City of Pembroke Pines v. Villasenor, 1D02-3885.

Citation894 So.2d 991
Decision Date05 January 2005
Docket NumberNo. 1D02-3885.,1D02-3885.
PartiesCITY OF PEMBROKE PINES, Gallagher Bassett Services, Inc., and Safety National Casualty, Appellants, v. Jorge VILLASENOR and Florida League of Cities, Appellees.
CourtCourt of Appeal of Florida (US)

Edward D. Schuster of Massey Coican & Schuster, LLC, Ft. Lauderdale, Attorney for Appellants, City of Pembroke Pines and Gallagher Bassett Services, Inc.; and Joan I. Valdes and Aurora I. Medina of Valdes & Villaverde, P.A., Coral Gables, Attorneys for Safety National Casualty Company, for Appellants.

Brian P. Knight and Mara Shlackman of Conroy, Simberg, Ganon, Krevans & Abel, P.A., Hollywood, Attorney for Florida League of Cities and Laurence F. Leavy of Laurence Leavy & Associates, P.A., Ft. Lauderdale, Attorney for Jorge Villasenor; Mara Shlackman of Conroy, for Appellees.

COLLINS, JULIAN E., Associate Judge.

Appellants seek review of an order of the Judge of Compensation Claims (JCC) which, in part, denied Appellant Gallagher Bassett's petition for reimbursement from Florida League of Cities (League) as untimely. Because the petition for reimbursement was timely filed, we reverse that ruling. Appellee Estate of Villasenor (Estate) seeks review of a portion of the same order denying and dismissing Villasenor's petition for benefits alleging a new date of injury. Because Estate cannot now change the date of injury, we affirm that ruling. The facts are as follows.

In the early 1980s, Jorge Villasenor developed lupus as a result of or aggravated by exposure to sunlight in his job as a landscaper for the City of Pembroke Pines (City). During that same time frame, City changed insurers; League insured City until October 1, 1985, when Gallagher Bassett became City's insurer. On Villasenor's notice of injury, he listed as the date of injury "December 1985," and on his subsequent petitions for benefits, he listed as the date of injury December 1, 1985. The JCC sent the parties a ruling letter dated June 8, 1994, then awarded benefits by order entered July 30, 1994; this Court affirmed that order per curiam. See City of Pembroke Pines v. Villasenor, 658 So.2d 995 (Fla. 1st DCA 1995). City and Gallagher Bassett began to pay benefits on December 23, 1996. Thereafter, Villasenor began to file petitions for benefits on which he had listed as a date of injury October 1, 1984.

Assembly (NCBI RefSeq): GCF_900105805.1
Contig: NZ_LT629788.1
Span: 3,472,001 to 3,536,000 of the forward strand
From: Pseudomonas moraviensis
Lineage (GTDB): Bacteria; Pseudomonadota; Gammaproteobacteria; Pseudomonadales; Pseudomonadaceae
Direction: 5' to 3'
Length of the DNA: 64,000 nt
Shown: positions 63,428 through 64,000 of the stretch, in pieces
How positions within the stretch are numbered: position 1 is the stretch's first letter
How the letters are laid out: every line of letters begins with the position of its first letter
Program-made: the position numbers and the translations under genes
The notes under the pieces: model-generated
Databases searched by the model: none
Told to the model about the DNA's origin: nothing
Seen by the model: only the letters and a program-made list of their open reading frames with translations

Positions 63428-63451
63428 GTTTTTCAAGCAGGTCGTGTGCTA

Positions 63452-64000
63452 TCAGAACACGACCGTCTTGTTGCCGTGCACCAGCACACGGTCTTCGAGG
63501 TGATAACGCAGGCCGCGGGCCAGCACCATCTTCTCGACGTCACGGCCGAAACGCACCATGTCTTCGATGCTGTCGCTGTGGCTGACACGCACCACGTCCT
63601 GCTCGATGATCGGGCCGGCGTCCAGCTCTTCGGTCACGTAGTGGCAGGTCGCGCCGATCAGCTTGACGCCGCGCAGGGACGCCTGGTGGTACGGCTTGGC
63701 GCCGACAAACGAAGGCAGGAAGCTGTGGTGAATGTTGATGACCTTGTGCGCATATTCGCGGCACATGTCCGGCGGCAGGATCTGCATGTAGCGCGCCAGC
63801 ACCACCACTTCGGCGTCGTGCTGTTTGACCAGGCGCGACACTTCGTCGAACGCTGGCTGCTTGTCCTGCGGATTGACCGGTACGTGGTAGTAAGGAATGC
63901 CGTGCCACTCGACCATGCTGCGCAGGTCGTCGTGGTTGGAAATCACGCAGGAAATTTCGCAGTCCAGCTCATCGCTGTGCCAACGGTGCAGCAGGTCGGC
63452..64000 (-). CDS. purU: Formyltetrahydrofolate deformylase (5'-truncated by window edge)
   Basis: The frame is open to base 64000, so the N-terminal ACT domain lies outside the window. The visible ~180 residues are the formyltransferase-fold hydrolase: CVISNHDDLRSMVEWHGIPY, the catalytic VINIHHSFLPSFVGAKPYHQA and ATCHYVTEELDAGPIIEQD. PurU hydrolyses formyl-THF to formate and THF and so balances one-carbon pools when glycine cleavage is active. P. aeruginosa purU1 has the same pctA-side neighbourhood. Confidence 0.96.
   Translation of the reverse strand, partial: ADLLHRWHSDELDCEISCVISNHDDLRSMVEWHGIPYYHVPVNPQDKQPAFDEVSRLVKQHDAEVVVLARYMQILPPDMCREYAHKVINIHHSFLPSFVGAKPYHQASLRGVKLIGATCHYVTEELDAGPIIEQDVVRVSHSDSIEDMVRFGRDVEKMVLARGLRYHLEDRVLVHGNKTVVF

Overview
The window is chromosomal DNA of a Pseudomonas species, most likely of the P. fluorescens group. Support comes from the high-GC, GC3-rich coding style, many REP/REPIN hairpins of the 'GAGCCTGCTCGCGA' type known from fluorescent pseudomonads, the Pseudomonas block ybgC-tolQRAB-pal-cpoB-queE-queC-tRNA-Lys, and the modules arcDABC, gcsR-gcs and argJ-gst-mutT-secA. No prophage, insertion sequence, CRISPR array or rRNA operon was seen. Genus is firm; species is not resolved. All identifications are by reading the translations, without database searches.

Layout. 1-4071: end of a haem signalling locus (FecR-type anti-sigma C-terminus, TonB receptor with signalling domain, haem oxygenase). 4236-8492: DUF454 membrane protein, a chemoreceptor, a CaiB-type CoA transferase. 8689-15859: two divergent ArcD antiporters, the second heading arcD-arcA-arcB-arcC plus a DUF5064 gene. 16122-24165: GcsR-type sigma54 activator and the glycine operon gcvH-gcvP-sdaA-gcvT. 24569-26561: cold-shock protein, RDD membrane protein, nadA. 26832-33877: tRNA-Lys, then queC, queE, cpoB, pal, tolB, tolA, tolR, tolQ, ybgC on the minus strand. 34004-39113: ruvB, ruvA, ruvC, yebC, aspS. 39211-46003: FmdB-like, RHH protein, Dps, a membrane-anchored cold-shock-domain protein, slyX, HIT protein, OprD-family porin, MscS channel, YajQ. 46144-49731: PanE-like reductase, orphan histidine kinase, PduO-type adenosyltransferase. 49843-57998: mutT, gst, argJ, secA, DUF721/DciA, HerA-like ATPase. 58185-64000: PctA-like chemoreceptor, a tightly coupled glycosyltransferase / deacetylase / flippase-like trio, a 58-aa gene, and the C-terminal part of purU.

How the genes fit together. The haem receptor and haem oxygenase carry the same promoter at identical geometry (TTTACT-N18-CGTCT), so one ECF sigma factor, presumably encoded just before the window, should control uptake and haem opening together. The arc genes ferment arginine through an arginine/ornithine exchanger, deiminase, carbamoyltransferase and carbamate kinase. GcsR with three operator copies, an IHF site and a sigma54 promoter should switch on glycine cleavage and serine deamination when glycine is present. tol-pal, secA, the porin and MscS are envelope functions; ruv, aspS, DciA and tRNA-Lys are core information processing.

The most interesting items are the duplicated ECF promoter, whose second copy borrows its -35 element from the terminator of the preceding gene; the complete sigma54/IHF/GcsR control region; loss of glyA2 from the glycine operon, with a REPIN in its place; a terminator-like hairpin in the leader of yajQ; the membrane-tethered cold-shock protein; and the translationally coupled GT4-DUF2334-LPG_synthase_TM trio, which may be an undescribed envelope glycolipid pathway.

On July 29, 1998, City and Gallagher Bassett filed a petition for reimbursement from League. The same JCC reviewed the claim and, in her final order, denied Villasenor's petition for benefits on the ground that the date of injury was at issue but Villasenor could not recover under the new date of injury. She also denied the petition for reimbursement, on the ground that the statute of limitations on petitions for reimbursement precluded recovery, having begun to run when she mailed her 1994 ruling letter. The JCC also found that, had she awarded reimbursement, such reimbursement would only be for payments made after League received notice of its potential liability, that League had no such notice until it received a certain letter in 1998, and that League was not prejudiced by this lack of knowledge.

The JCC erred in denying the petition for reimbursement on statute of limitations grounds because the limitations period does not begin with a ruling letter. It is well established that a contribution claim accrues on the earlier of the date a "judgment [is] entered" against the party seeking contribution or the date that party has paid. See Showell Indus., Inc. v. Holmes County, 409 So.2d 78, 79 (Fla. 1st DCA 1982)

. And the right to contribution is only inchoate or contingent until the date the party has paid more than its pro rata share. See Hyster Co. v. David, 612 So.2d 678 (Fla. 1st DCA 1993). Therefore, in the instant case, the earliest the contribution claim could have arisen, and the statute of limitations begun to run, was the date the judgment was entered against City and Gallagher Bassett (under Showell Industries) or the date GB had paid more than a certain amount of the claim (under Hyster Company), and not the date of the ruling letter.